Arab leaders said nothing on the day of the capture, nor on the following day. On such a day they let the intellectuals speak. King Abdullah of Jordan was mostly interested in the reactions in Parliament to his speech about development plans for Jordan, Syria was in the midst of receiving important visitors from abroad, and throughout the Maghreb they were showing pictures of the Moroccan king, but with no statements about Saddam. In Egypt there was an uninformative report that President Hosni Mubarak had "received a phone call" from U.S. President George W. Bush; Mubarak was shown on state television taking an intense interest in the production of a new textile factory that employs several thousand Egyptian workers. He looked at the charts and at the machines, showed that he was in good health, and that his government was doing things for the economy; he said something about the Palestinian problem, but said nothing about Saddam.
"And what is it you want him to say? That he is happy about the disgraceful fall of Saddam? This is no longer a matter of a policy position toward Saddam, but of a colleague," explains an Egyptian intellectual, "and when a colleague falls in such a disgraceful way, inside a lair he built for himself, with a beard and ragged clothing, this casts a shadow on the rest of the leaders who are still walking among us in suits. This is a question of class honor, the leader class, and not a question of the fate of Saddam as an individual."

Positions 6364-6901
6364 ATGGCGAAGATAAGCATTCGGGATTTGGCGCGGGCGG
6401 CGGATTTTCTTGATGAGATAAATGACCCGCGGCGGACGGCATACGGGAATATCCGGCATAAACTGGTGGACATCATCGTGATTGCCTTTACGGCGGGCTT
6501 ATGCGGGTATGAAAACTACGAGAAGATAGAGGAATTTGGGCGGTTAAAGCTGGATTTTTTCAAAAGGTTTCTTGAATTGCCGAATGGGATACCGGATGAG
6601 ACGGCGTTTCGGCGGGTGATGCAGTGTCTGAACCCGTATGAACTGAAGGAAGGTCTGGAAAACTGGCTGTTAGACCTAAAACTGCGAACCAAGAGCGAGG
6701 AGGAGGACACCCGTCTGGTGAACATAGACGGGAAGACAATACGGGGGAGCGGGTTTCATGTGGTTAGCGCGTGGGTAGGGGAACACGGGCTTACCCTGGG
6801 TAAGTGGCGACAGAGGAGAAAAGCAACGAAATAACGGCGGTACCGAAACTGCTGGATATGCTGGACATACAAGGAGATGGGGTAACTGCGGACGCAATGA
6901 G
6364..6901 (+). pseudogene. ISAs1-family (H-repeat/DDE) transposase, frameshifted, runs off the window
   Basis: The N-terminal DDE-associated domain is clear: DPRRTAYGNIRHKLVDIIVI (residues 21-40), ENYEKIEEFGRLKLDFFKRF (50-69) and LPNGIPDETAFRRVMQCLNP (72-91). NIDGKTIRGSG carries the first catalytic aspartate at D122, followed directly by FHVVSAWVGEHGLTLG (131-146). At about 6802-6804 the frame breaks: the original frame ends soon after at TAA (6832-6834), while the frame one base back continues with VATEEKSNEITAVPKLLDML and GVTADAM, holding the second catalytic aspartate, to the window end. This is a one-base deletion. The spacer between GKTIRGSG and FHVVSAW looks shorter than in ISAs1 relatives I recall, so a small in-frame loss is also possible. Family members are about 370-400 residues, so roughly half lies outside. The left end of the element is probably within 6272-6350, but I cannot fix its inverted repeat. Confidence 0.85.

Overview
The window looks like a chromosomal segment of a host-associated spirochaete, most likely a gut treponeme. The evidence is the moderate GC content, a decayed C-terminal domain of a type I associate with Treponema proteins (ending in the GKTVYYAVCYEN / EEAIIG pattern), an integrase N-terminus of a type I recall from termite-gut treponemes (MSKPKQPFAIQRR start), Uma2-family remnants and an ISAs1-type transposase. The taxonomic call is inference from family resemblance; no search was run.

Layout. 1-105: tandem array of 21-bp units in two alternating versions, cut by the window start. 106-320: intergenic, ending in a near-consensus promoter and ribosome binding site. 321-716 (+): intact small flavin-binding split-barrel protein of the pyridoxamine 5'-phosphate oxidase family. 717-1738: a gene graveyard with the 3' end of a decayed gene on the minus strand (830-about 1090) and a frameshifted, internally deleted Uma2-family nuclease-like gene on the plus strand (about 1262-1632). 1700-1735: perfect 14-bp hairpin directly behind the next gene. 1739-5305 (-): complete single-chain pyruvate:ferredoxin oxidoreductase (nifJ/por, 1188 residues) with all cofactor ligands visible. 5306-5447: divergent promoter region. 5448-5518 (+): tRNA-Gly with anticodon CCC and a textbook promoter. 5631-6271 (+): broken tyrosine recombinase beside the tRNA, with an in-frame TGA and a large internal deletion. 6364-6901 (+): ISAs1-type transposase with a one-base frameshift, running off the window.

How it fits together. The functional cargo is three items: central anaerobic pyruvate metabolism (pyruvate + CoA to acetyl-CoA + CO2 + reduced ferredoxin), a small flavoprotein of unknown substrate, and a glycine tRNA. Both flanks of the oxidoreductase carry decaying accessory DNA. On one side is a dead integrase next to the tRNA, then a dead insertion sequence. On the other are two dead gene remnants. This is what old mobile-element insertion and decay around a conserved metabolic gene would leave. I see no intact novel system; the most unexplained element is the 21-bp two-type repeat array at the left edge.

A leader's honor is not something that is his own private possession; it always concerns the entire community, the "Arab nation" like the "Western nation." From the leader's honor is derived the honor of the nation he leads and beyond that, of the entire cultural circle that he represents. Hence the anger at Saddam. "The capture of Saddam has been expected since the fall of Baghdad," wrote Sultan al-Khattib in the Jordanian newspaper Al Ra'y, "but not in the way he was captured, a way that does not testify to the courage that every ordinary Arab citizen bears in his breast as he goes forth to fight his enemies even with an old rifle or a knife blade, so as not to die in hiding or in his bed. Saddam has inflicted disaster upon us twice - once when Baghdad fell and once when he fell without exacting a price, in order to join the convoy of those who beg for mercy and seek amnesty, or what is called `a fair trial.' Saddam is `Arab property' and bears responsibility for the regional honor, a region in which there are clear codes. An ordinary citizen goes forth to fight his enemies even with an old rifle" - and how much more so a leader. Therefore, the outcry against him is not on a personal basis, about his madness or even about the huge damage he inflicted on Iraq and his countrymen. These of course will always be mentioned, but the "greatness" of the damage he has caused is what he has done to the Arab region: His policy made it possible for the United States to go deep into the Arab space, desecrate what it holds sacred and set new rules of good and evil there.
"Iraq is Iraq before Saddam Hussein and after him," wrote George Haddad in the Jordanian newspaper Al Dustur. "The focus on the character of a single person is nothing but the colonialists' stubborn way of blurring the motives (for resistance) and justifying their own barbarity ... The final result will be the lesson that the Iraqis will teach the world, as those who live will see."